Women’s stories are an important record of what it means to be a daughter, a mother, a lover. They also show us what it means to be an immigrant, a patient, or a person who changes the world. The following memoirs by women belong on every shelf, not just because they’re exceptionally told but because they deliver universal lessons that resonate with us all.
11 Must-Read Memoirs by Women
These inspiring accounts are exceptionally told — and deliver universal lessons in humanity.
By Jessica Dukes
Finding Freedom: A Cook’s Story; Remaking a Life from Scratch
By Erin French
Erin French grew up on her family’s farm, and that’s where she first fell in love with food. By working her way from line cook in the family diner to being a professional chef with her own acclaimed restaurant, she appears to have fulfilled her destiny. However, her road to success was far from easy. Throughout her life, French struggled with anxiety and addiction, hit rock bottom, and saw her relationships come apart. The person who kept her on track? Her son. Through him, French found her way — not just to sobriety but to triumph.
Good Boy: My Life in Seven Dogs
By Jennifer Finney Boylan
Boylan’s groundbreaking memoir She’s Not There: A Life in Two Genders details her emotional and physical transition from male to female and is the first bestseller written by a transgender American. In Good Boy, Boylan celebrates another deeply human topic: love. Specifically, how the unconditional love of seven dogs in her life taught her important lessons in courage, acceptance, and the joy of finding a home.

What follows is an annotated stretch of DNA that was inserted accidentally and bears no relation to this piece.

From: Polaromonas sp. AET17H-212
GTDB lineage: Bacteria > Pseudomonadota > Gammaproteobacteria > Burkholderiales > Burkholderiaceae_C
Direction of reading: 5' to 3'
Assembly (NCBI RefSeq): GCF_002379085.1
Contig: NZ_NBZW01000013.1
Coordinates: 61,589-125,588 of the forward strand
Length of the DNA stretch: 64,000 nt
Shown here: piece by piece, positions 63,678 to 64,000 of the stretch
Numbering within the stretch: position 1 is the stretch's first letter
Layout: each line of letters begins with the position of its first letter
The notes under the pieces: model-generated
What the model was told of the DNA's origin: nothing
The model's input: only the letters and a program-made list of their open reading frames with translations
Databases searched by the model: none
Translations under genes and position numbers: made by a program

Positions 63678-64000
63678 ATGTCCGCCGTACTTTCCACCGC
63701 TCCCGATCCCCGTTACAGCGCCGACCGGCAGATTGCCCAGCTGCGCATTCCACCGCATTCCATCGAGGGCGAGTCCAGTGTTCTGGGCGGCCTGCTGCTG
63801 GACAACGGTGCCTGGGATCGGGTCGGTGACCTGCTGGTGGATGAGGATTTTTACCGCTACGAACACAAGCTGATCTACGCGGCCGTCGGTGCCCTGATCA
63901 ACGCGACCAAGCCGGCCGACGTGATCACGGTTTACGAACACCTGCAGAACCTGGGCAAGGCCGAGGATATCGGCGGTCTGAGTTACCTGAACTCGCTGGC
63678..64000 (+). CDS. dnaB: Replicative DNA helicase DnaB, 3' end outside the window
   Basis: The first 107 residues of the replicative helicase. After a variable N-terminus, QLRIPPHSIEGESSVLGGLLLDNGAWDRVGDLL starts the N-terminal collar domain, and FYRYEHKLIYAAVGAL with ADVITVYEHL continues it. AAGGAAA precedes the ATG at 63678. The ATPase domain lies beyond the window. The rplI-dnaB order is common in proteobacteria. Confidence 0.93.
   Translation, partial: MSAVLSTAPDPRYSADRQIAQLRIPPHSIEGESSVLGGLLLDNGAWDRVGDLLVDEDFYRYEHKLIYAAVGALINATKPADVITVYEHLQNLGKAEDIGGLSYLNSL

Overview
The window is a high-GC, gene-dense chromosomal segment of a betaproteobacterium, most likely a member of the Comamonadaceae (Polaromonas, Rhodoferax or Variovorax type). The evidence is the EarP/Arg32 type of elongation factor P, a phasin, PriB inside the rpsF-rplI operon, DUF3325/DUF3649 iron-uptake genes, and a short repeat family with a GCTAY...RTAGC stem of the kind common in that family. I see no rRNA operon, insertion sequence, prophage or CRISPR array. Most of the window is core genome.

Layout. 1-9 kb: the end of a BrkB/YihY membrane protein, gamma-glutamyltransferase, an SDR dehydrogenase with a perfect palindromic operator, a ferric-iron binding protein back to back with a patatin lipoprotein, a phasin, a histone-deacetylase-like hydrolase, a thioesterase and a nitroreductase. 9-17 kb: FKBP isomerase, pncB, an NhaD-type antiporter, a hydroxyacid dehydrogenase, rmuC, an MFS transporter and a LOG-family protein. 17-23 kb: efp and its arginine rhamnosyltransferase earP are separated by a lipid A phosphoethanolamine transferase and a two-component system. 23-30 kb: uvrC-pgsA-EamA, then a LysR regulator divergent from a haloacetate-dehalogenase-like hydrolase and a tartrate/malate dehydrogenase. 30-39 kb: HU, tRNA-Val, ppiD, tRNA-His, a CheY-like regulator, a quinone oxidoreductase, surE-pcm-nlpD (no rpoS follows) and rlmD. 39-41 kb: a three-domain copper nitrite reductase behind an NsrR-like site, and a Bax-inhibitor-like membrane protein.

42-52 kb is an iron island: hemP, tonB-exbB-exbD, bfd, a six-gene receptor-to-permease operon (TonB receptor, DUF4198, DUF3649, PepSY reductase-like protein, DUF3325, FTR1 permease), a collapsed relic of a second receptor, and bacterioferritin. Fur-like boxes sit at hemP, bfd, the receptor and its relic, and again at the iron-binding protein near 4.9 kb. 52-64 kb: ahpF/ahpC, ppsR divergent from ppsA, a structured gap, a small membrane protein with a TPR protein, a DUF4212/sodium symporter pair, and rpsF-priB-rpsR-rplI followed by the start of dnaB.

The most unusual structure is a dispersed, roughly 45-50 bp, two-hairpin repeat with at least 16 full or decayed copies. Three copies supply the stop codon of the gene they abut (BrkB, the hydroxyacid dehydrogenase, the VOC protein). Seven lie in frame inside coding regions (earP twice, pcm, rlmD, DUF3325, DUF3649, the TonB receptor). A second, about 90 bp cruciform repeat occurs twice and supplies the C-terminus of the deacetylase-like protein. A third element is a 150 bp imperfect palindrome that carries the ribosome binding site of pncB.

Here We Are: American Dreams, American Nightmares
By Aarti Namdev Shahani
In many ways, NPR correspondent Aarti Shahani and her family are shining examples of the American Dream. The Shahanis arrived in New York City from India; Aarti’s parents worked hard so she could attend great schools and embark on her own successful career. On the other hand, the Shahanis’ struggles prove that success and stability in America is far from guaranteed — especially for immigrant families. When Aarti’s humble shopkeeper father accidentally sells goods to the Cali drug cartel and finds himself ensnared in a criminal investigation, Aarti must face challenges she never imagined in order to keep her family together in America.
Minor Feelings: An Asian American Reckoning
By Cathy Park Hong
Part memoir, part history lesson, Cathy Park Hong’s bestseller tackles America’s complicated history with race. Hong, a daughter of Korean immigrants, shares stories about family, art, individuality, and politics with both humor and the poet’s impulse to transform life experiences into universal truths. The racism she experiences throughout her life causes “minor feelings” — moments when her reality and America’s ideals are out of sync. Hong’s memoir is her attempt to understand this dissonance.
The Empathy Diaries
By Sherry Turkle
MIT psychologist Sherry Turkle has spent her career researching how technology impacts our understanding of who we are. Her new memoir offers an achingly beautiful look at her life’s work. From studying her mother’s pain, hypothesizing about why her father left, finding camaraderie in the antiwar movement, and fighting sexism at MIT, Turkle hones in on what connects us and drives us apart. And with social media’s dominating presence in our lives, Turkle’s insights on digital culture and her warnings about the loss of human empathy are vital.
Between Two Kingdoms: A Memoir of a Life Interrupted
By Suleika Jaouad